Near the end of this epistle, Paul sends greetings from brethren in Caesar’s household (court): “All the saints salute you, chiefly they that are of Cæsar’s household” (Philippians 4:22). Paul’s preaching, even under house arrest, had spread to members of Caesar’s family or servants and led to their conversion. Paul had been chained to Roman guards on a rotational basis, with whom he likely had shared the gospel. They may have then shared the good news (gospel) with others of Caesar’s family, staff, and soldiers in their barracks when off duty. Word of mouth spread the gospel even while Paul was confined.

The gospel spreads

Philippians 1:13 reports that the gospel had been transmitted “in all other places.” A Popular Commentary on the New Testament, edited by Philip Schaff, tantalizes readers with this geographical prospect: “The expression ‘all other places,’ though seemingly hyperbolic, is not without its interest when we remember that one of the traditions concerning the first publication of the Gospel in Britain ascribes it to Roman soldiers who may have been the hearers of St. Paul in his prison” (e-Sword 13.0.0). This may have been one way the gospel spread as far as Britain even in the first century.

Philippians 1:14 says, “And many of the brethren in the Lord, waxing confident by my bonds, are much more bold to speak the word without fear.” This verse notes that Paul’s imprisonment prompted brethren to step out in faith in their own proclamation of the gospel, as explained by Bob Utley in his You Can Understand The Bible series: “…other Christian preachers in Rome were taking courage from Paul’s attitude and actions to proclaim the gospel while Paul himself was imprisoned” (e-Sword 13.0.0). This is the last time the word confident appears in the King James Version, stressing the boldness of God’s spokesmen in this critical period. Paul’s example of courage and sacrifice motivated them to proclaim the gospel courageously.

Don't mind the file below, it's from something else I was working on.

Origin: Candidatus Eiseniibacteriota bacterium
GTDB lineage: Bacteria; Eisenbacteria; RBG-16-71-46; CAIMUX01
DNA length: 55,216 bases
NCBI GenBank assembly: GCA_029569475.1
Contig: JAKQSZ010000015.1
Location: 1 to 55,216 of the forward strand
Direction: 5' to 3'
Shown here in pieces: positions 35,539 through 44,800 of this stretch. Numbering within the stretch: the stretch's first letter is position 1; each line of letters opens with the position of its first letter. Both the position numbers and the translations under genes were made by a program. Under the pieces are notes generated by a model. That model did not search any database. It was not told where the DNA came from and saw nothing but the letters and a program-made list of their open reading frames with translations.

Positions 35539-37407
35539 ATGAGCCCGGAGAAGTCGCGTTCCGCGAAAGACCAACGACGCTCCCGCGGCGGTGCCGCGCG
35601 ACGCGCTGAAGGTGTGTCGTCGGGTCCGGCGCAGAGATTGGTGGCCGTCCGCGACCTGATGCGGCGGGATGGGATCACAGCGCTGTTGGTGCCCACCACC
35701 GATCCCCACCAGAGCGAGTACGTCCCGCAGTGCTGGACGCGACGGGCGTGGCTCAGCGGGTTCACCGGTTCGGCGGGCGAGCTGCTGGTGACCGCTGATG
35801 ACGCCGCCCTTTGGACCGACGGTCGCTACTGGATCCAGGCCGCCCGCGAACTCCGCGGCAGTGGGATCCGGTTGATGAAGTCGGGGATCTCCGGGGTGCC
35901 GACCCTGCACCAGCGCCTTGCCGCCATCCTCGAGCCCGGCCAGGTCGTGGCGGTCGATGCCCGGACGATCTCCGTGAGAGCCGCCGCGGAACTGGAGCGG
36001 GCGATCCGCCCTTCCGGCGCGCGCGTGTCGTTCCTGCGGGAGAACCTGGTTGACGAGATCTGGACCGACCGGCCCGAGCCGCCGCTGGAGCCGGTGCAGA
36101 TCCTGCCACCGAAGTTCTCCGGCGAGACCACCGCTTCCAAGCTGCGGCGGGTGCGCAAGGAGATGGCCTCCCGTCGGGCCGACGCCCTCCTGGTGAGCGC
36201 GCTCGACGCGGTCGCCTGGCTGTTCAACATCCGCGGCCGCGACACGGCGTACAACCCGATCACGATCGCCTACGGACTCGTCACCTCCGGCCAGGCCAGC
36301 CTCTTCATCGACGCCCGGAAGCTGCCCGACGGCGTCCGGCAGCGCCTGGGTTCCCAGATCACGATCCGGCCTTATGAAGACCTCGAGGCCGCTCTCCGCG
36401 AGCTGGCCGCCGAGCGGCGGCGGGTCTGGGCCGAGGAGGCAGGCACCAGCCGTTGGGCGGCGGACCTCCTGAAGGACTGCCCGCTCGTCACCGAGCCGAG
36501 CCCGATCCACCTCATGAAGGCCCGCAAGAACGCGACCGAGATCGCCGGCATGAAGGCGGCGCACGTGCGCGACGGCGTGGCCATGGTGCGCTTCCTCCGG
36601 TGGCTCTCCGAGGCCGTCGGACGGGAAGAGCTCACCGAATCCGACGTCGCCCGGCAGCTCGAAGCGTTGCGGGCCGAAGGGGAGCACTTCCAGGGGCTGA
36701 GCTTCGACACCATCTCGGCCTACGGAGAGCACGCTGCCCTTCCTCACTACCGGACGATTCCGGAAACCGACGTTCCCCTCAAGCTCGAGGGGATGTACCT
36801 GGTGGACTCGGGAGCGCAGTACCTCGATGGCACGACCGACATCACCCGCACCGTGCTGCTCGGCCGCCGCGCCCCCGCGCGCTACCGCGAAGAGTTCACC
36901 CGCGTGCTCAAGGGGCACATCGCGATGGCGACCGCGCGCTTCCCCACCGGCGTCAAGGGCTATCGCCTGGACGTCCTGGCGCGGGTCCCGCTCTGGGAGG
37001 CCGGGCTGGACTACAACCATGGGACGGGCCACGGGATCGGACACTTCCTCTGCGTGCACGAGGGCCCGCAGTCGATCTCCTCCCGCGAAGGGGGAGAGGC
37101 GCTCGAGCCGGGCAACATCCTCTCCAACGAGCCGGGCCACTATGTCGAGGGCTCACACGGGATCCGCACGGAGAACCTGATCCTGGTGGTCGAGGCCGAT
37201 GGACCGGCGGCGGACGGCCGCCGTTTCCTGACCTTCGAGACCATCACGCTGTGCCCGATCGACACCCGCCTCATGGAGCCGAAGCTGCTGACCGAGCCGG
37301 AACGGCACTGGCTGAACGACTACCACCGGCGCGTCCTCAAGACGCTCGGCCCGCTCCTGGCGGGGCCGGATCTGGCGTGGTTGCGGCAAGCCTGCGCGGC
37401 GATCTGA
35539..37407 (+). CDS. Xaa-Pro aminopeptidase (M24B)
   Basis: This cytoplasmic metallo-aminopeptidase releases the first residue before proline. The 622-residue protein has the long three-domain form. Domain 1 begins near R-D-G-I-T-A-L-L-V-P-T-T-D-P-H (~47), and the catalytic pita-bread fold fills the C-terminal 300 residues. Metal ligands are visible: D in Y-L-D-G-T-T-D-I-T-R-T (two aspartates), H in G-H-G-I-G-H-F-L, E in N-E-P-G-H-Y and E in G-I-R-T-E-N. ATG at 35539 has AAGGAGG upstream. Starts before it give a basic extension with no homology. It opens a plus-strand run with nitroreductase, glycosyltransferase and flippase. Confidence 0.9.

God uses our trials for good

Henry Morris’ Defender’s Study Bible provides us with a fitting lesson from this passage: “The Apostle Paul had the spiritual insight to realize that what seemed like great problems and difficulties such as being unjustly imprisoned, could—and would—be used by God to the ‘advancement’ of the gospel. Rather than complaining or even quitting when the Christian life gets hard, the Christian should remember that God can make even ‘the wrath of man’ to bring praise to Him (Psalm 76:10)” (e-Sword 13.0.0).

Kenneth Frank headshot

Kenneth Frank was born and raised in New Jersey, USA, and attended Ambassador College, graduating in 1973. He served in the Canadian ministry from 1973-1999, after which he returned to the USA to pastor churches in Maryland, Virginia, and North Carolina for 15 years. Having earned a BA degree from Ambassador College he later earned a MA degree from Grand Canyon University before being assigned to the Charlotte office to teach at Living University, now Living Education. Currently, he teaches the Survey of the Bible course to the on-campus students and writes the Digging Deeper column for our online Bible study program. He is married, has four children, and seven grandchildren.